11 Purdue students selected for first cohort of Burton D. Morgan Fellows Program

August 25, 2015  

WEST LAFAYETTE, Ind. - Eleven undergraduate and graduate students from diverse majors across campus have been selected for the first cohort of the Burton D. Morgan Fellowship Program, a student-driven initiative focused on thought leadership, mentorship and community building.

The program, led by the Purdue Certificate in Entrepreneurship and Innovation Program and housed in the Burton D. Morgan Center for Entrepreneurship in Discovery Park, picks students based on merit and leadership aptitude.

The 2015-16 undergraduate student fellows are: Natalie Berea, biological sciences; Jason Brier, computer graphics technology; Spencer Christian Brown, computer science; Aaron Dunajeski, agriculture; Rachel Foster, management; Zach McCormack, pharmacy; and Lauren Rourk, industrial engineering.

Fellows pursuing Purdue graduate degrees are Julian Archer, industrial engineering; Rachel Borsa, aviation and aerospace management; Rucha Joshi, a doctoral student in biomedical engineering; and Craig Sweet, who is in the interdisciplinary life sciences graduate student program, known as PULSe.

"Purdue offers a wide range of financial and business incubation resources to students who are actively pursuing new ventures through entrepreneurial competitions and entities such as the Purdue Foundry and Purdue Research Foundation," said Nathalie Duval-Couetil, associate professor of technology leadership and innovation and director of the Certificate in Entrepreneurship and Innovation Program.

"The Burton D. Morgan Fellows Program differs in that it recognizes high-performing students in the area of entrepreneurship and is focused on fostering thought leadership through support of their professional development."

For the first cohort, faculty recommended standout students who had demonstrated strong performance, energy and commitment to entrepreneurship education and careers, and then were invited to apply. In future years, the goal is to turn over the recruitment process to the fellows themselves.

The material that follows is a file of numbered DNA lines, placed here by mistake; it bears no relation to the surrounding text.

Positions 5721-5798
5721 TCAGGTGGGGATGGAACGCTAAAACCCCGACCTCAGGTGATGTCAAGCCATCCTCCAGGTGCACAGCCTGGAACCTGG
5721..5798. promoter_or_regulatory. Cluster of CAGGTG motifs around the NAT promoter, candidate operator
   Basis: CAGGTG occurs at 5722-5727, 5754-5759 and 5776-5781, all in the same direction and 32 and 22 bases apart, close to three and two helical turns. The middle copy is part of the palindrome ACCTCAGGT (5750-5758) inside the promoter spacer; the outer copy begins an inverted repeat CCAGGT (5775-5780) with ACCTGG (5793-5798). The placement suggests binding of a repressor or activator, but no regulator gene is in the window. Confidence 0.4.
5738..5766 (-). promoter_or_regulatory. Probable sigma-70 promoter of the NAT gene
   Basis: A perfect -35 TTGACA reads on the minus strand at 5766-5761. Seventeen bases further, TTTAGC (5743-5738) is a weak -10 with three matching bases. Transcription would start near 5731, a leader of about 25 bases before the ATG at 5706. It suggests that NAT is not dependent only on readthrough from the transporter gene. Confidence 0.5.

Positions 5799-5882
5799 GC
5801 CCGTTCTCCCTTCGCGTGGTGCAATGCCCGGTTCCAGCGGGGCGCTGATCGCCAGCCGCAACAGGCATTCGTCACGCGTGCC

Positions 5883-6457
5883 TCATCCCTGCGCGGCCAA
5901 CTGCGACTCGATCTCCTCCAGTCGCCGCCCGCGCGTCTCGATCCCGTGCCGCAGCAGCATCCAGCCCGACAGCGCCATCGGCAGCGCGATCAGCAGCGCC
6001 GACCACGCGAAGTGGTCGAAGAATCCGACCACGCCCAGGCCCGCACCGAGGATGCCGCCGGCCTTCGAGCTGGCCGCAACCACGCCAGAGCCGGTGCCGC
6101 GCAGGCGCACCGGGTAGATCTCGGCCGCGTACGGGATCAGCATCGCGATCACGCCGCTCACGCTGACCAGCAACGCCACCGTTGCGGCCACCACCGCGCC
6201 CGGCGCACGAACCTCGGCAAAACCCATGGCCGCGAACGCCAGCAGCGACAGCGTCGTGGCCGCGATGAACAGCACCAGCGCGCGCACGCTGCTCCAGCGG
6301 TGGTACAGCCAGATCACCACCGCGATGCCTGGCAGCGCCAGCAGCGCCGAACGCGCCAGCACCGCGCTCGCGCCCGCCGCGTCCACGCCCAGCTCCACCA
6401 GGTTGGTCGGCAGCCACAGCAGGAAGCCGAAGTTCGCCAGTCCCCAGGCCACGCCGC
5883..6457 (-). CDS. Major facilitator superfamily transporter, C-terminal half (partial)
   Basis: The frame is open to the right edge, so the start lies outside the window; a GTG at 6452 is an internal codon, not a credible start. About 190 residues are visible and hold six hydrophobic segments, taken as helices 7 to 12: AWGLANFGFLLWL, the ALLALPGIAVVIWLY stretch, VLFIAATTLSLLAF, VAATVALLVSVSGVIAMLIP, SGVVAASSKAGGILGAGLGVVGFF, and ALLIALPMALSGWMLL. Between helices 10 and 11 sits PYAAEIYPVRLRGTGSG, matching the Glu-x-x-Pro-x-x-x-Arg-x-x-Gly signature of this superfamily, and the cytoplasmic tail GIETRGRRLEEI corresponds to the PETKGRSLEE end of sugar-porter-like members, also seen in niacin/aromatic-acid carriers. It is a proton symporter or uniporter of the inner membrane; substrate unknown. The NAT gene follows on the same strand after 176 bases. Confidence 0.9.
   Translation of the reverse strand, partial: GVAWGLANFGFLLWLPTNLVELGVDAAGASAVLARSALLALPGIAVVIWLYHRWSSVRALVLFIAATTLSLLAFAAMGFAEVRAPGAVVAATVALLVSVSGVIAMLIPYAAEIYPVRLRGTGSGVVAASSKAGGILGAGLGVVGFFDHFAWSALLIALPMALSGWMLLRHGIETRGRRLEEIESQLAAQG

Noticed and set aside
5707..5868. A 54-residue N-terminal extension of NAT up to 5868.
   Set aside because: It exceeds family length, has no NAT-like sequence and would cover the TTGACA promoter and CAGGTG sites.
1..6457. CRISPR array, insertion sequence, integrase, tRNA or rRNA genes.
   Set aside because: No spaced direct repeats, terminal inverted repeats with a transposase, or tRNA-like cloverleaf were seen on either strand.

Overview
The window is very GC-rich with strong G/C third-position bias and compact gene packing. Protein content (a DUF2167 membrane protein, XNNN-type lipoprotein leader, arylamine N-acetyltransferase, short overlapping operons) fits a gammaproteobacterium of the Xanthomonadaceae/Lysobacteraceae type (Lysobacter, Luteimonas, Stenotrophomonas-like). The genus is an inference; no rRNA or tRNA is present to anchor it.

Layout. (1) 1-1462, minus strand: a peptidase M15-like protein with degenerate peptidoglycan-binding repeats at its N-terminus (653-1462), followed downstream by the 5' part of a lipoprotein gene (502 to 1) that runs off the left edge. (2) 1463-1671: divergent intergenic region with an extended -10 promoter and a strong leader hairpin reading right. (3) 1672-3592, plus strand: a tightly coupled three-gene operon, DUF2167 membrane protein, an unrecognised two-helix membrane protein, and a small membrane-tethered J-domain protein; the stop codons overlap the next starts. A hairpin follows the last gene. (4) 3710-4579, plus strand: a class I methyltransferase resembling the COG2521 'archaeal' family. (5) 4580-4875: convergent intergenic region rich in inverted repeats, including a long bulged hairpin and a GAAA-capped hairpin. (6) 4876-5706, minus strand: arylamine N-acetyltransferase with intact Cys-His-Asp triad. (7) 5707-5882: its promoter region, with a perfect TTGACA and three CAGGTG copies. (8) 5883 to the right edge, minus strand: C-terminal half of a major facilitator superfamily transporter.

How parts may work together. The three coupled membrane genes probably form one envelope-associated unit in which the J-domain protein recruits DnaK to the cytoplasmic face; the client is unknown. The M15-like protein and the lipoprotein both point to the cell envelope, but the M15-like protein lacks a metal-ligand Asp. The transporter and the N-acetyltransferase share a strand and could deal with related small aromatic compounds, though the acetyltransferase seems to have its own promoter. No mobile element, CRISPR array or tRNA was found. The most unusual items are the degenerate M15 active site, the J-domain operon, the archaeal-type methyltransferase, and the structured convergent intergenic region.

Requirements include participating in monthly professional development and community building activities (representing a one-hour seminar) within the fellowship year, selecting a national mentor, contributing to developing a cohort and community of entrepreneurial leaders, reporting on fellowship-related activities, and serving as a role model to inspire others.

Rourk also has been selected as a University Innovation Fellow, participating in a program run by the National Center for Engineering Pathways to Innovation (Epicenter), which is funded by the National Science Foundation and led by Stanford University and VentureWell. The program empowers students to become agents of change by acquiring knowledge that will help them develop an entrepreneurial mindset and creative confidence.

Nearly 5,000 students have participated in the Certificate in Entrepreneurship and Innovation Program since its launch in 2005, including almost 2,000 students who have received the certificate. The program is administered by Purdue's Office of the Provost and is supported with funding from the Burton Morgan Foundation. 

Writers: Anna Schultz, 812-447-5229, schult70@purdue.edu

Phillip Fiorini, 765-496-3133, pfiorini@purdue.edu 

Sources: Nathalie Duval-Couetil, 765-494-7068, natduval@purdue.edu

Jennifer Dexter, internship and outreach program manager, 765-496-9350, dexterj@purdue.edu

Jeanette Greener, program manager, 765-494-3805, jgreener@purdue.edu 

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